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Picture Gallery I
In 50 BC when the Romans recognized the strategic importance of a
town at the junction of major trading routes and established Mosae
Trajectum (i.e. : "crossing the river Meuse"). This settlement grew to become a walled
"castellum", which was
abandoned towards the end of the 4th century.
From the end of the 4th to the beginning of the 8th century, Maastricht
was a bishop’s diocese. St. Servatius, who died in 384, was the first
and St. Lambertus the last bishop. The latter transferred the bishop’s
diocese to Liege.
Until 1795, the Duke of Brabant and the Prince-Bishop of Liege jointly
ruled Maastricht. The rights and privileges of both lords temporal and
ecclesiastical were laid down in the so-called “Alde Caerte” (1284).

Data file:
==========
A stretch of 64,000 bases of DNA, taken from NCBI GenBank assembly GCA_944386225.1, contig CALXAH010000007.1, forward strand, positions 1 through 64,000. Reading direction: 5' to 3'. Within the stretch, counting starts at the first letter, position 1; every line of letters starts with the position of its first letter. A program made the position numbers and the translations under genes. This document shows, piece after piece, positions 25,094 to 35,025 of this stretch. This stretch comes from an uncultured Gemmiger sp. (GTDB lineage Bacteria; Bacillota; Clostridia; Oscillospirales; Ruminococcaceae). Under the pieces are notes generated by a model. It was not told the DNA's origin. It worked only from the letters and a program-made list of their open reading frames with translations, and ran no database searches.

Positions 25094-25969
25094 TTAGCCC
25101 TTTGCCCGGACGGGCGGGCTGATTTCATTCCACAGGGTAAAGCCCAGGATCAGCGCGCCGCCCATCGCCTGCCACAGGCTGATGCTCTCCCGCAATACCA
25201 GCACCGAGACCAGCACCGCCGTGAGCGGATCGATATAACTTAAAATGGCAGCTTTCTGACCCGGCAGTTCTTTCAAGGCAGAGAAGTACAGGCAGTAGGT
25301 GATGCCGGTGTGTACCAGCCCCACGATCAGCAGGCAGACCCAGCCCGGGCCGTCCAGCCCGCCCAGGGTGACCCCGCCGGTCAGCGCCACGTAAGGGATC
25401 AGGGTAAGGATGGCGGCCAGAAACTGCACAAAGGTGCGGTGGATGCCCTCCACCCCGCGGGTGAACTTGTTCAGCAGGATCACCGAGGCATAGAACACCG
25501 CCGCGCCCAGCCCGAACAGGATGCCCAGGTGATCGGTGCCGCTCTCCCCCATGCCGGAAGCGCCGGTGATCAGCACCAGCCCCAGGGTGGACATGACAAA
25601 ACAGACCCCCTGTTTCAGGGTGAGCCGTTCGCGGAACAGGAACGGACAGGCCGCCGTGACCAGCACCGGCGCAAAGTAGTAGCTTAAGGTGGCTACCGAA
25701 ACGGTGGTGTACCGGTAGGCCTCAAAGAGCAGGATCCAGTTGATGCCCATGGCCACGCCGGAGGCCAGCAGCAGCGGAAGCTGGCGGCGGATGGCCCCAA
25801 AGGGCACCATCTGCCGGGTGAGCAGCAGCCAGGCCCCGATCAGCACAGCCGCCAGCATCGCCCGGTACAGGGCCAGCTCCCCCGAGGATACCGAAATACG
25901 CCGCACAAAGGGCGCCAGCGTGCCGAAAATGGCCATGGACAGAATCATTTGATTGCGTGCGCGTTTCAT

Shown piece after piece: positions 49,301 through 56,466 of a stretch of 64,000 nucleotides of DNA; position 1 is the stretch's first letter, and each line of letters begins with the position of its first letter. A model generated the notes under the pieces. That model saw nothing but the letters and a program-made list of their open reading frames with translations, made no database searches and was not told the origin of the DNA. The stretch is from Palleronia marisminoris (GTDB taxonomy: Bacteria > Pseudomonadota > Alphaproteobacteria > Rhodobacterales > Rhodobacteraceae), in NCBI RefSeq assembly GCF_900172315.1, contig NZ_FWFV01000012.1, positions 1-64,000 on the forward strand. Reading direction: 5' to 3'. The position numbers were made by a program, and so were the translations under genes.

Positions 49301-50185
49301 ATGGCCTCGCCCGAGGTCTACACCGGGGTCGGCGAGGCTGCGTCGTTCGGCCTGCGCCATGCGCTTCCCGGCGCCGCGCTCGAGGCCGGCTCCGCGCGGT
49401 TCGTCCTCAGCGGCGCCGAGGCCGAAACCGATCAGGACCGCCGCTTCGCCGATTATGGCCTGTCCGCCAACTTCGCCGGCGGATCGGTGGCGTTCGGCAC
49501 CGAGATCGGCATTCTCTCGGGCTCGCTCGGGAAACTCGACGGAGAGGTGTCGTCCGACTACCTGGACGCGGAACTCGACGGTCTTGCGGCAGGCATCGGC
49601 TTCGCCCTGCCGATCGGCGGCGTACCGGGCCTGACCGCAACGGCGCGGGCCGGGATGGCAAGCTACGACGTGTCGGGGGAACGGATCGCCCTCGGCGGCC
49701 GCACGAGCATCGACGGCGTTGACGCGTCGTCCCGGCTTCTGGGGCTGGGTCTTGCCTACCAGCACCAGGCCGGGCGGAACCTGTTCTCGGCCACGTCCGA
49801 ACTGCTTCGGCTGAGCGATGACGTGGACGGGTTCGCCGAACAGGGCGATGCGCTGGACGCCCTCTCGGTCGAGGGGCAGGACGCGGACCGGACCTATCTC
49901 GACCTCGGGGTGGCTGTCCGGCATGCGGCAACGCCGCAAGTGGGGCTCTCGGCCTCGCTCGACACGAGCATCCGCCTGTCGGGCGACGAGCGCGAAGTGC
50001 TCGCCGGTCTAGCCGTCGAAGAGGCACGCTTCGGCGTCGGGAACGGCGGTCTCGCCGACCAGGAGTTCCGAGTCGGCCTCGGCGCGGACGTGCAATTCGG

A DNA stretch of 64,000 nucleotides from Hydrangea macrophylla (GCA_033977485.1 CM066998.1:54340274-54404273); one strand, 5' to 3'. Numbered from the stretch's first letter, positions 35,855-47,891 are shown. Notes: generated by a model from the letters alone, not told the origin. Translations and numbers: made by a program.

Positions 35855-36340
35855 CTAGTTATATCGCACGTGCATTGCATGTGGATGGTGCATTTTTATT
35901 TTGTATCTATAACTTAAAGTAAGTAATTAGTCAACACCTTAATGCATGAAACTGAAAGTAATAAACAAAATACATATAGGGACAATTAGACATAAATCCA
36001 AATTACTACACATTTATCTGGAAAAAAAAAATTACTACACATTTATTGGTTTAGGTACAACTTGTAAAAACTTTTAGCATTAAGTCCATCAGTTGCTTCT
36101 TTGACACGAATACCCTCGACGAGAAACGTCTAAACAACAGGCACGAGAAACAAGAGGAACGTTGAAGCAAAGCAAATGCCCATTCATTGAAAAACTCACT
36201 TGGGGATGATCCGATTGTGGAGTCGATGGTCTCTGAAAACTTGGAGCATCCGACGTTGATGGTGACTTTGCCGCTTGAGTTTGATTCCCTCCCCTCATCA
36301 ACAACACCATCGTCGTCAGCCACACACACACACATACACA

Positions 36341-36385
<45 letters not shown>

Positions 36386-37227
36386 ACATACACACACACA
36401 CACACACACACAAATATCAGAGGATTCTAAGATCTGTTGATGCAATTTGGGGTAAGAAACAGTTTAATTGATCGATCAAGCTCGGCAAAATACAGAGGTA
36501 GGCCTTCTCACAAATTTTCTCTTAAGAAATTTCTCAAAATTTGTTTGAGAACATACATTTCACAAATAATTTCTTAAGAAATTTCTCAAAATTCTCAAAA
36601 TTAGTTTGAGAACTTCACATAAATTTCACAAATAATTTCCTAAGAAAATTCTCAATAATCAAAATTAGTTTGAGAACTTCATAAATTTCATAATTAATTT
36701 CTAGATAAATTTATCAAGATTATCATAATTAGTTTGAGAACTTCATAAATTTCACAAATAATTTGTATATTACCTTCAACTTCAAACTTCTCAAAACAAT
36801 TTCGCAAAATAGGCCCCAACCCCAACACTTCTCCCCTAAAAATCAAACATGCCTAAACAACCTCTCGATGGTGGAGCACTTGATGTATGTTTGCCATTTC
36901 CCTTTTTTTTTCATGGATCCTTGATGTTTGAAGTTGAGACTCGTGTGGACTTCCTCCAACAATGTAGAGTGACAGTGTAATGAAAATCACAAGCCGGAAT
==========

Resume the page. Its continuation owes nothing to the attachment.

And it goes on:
Maastricht flourished in the 13th to 15th century, mainly due to the
expanding cloth industry. Before long the town was perceived to be too
cramped, and at the beginning of the 14th century construction work on a
new series of walls was commenced.
The city was one of the strongest European fortresses in order to defend
it against attacks from the South. The town had to endure 19 sieges (by
Austria, Spain and France) with differing outcomes. Louis XIV, the
famous Sun King of France, personally led the siege of Maastricht in
1673. The most recent siege was that of 1794. During 1795, the occupying
French forces took drastic measures, making Maastricht the capital of a
After Napoleon’s defeat at
Waterloo, Maastricht became a part of the United Kingdom of the
Netherlands in 1815. When the southern provinces sought independence
from the North to form Belgium in 1830, the garrison in Maastricht
remained loyal to the Dutch king and in 1839 the city and the eastern
part of Limburg, despite being geographically closer to Belgium, were
permanently added to the Netherlands. Because of the resulting eccentric
location Maastricht was often more focused on Belgium and Germany than
on the rest of the Netherlands, adding to the distinct non-Dutch
character of the city.
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